Reforming our Monetary System – Challenges and Opportunities
Seminar"/>

Reforming our Monetary System – Challenges and Opportunities
Seminar

Reforming our Monetary System – Challenges and Opportunities

Money Talks returns with Michael White and Steven Walsh of the American Monetary Institute to discuss monetary Reform

Over the last twenty years, calls for a fundamental reform of the monetary system have taken various shapes. Their common thread lies in the dissatisfaction with the current privately-generated money supply, which is premised on perpetual debt creation underwritten by the central bank. In this Money Talk workshop, Michael White and Steven Walsh will discuss major developments in the history of money and reform in America and the world, culminating in contemporary ‘state of the art’ approaches to reform, including opening up Reserve accounts and an introduction to how parity pricing for raw materials could radically improve a future economy.

Michael White is a historian and international teacher, he has been researching and writing a book on understanding money and monetary history. Steve Walsh is a Chicago based school teacher and organizer. He is one of the leaders American Monetary Institute, and has been active in parity pricing for farmers in recent years.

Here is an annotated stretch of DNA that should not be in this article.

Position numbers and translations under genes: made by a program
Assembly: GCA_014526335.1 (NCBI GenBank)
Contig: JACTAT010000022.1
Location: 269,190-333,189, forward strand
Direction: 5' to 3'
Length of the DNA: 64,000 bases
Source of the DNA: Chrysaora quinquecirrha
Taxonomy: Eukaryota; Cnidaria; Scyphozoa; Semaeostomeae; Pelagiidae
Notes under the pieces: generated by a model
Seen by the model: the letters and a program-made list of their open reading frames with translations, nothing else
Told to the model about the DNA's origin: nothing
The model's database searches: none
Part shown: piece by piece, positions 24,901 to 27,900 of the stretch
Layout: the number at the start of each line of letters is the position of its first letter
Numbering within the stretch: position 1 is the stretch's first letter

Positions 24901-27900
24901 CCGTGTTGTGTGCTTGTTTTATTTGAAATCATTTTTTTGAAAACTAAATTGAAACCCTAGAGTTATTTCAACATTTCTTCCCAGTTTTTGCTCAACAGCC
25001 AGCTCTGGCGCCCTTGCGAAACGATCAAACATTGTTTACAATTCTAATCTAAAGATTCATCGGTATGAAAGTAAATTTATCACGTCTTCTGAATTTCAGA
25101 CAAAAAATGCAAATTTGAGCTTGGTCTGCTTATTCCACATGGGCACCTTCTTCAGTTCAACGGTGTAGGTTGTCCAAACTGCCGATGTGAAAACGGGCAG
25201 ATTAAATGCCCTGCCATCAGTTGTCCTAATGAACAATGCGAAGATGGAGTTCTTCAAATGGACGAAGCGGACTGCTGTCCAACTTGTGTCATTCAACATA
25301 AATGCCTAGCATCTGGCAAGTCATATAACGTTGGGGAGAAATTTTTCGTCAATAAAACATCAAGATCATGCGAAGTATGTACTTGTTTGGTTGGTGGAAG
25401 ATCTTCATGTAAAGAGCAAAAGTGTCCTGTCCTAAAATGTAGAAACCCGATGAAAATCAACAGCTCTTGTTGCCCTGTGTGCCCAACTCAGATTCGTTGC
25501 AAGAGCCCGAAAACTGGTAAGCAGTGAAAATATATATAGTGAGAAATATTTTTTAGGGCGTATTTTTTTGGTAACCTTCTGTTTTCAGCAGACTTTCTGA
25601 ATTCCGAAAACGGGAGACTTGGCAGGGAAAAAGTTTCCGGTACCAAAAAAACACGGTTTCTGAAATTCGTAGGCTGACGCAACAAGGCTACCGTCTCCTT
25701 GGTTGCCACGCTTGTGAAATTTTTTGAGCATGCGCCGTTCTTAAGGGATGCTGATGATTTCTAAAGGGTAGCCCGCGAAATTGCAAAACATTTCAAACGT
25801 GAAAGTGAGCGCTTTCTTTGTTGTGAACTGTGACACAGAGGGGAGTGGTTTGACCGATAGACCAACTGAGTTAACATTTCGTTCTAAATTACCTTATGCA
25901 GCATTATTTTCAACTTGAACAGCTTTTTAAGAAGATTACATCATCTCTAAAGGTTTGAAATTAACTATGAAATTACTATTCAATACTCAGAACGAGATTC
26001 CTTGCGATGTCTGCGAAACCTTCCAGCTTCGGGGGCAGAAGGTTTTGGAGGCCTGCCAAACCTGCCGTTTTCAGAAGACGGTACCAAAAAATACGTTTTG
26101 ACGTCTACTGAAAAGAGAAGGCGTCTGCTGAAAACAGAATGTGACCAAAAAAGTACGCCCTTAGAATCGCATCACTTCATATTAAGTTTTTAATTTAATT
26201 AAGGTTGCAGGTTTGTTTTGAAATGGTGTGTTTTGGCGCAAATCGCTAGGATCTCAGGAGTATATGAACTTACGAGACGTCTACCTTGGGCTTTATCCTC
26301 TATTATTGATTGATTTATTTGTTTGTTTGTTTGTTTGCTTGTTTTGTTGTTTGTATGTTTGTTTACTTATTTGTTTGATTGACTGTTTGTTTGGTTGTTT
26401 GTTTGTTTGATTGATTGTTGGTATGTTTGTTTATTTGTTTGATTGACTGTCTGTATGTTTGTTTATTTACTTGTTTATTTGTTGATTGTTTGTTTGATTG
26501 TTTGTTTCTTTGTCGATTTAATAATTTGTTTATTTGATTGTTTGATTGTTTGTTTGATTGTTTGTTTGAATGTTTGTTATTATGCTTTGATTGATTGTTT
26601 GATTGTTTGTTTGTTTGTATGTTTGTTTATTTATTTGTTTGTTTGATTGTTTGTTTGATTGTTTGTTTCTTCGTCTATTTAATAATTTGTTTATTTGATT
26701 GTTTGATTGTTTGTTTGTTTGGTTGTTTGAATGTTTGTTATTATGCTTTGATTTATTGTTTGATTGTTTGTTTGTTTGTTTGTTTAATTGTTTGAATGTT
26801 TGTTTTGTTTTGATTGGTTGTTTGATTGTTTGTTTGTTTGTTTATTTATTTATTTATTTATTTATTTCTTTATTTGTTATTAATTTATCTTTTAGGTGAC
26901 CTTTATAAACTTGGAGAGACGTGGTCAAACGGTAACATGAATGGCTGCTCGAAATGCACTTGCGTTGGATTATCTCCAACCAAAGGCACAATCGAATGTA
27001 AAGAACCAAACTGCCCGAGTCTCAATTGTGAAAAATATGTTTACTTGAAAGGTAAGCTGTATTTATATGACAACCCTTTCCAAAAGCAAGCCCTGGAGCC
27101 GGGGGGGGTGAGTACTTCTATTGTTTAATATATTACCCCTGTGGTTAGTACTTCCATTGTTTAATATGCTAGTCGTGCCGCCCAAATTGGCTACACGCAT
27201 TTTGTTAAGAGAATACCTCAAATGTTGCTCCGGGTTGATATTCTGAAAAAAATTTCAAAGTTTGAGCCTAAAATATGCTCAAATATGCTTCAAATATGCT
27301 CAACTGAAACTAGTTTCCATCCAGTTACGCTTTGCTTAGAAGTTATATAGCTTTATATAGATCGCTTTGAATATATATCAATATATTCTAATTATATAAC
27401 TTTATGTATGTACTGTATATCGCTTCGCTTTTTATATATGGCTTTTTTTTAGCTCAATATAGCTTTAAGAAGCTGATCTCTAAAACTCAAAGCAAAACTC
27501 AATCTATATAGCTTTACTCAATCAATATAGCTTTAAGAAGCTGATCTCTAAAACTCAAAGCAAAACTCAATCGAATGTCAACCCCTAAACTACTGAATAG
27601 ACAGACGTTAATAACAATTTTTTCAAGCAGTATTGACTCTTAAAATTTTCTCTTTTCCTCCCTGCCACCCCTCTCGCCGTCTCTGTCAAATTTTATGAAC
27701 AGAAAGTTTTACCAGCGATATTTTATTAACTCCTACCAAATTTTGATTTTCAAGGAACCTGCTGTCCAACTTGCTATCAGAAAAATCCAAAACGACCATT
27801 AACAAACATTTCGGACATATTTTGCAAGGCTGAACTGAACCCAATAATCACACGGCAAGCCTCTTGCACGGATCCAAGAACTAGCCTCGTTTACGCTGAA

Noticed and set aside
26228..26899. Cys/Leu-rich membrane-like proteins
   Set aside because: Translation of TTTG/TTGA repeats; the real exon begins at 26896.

Date: Friday, November 1
Speakers: Michael White and Steven Walsh 
Time: 6:30 PM – 8:30 PM

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  • 2021-06-17 11:00 am - 2021-06-17 12:30 pm

    MONETARY POLICY, ASSET INFLATION AND INEQUALITY

    Thu, June 17, 2021 | 11:00 AM – 12:30 PM EDT


    In this webinar, Pr. Louis Philippe Rochon takes a fresh look at the links between monetary policy, asset bubbles and inequality.

    It is often argued that asset inflation and real estate bubbles are the result of accommodative monetary policy: low interest rates encourages borrowing for speculative purposes.

    Undoubtedly, this has been the case as an increasing part of borrowing is not meant for productive purposes.

    In this webinar, Prof. Rochon will argue that this is a misreading of the facts. Rather than laying the blame at the feet of low interest rates, bubbles may be caused by growing inequality as well as by the excessive deregulation.

    Learn why governments need to re-regulate borrowing and, introduce such policies as financial transaction taxes to prevent asset inflation and specifically real estate bubbles.

    A link to join the online seminar will be provided via email before the start of the webinar.

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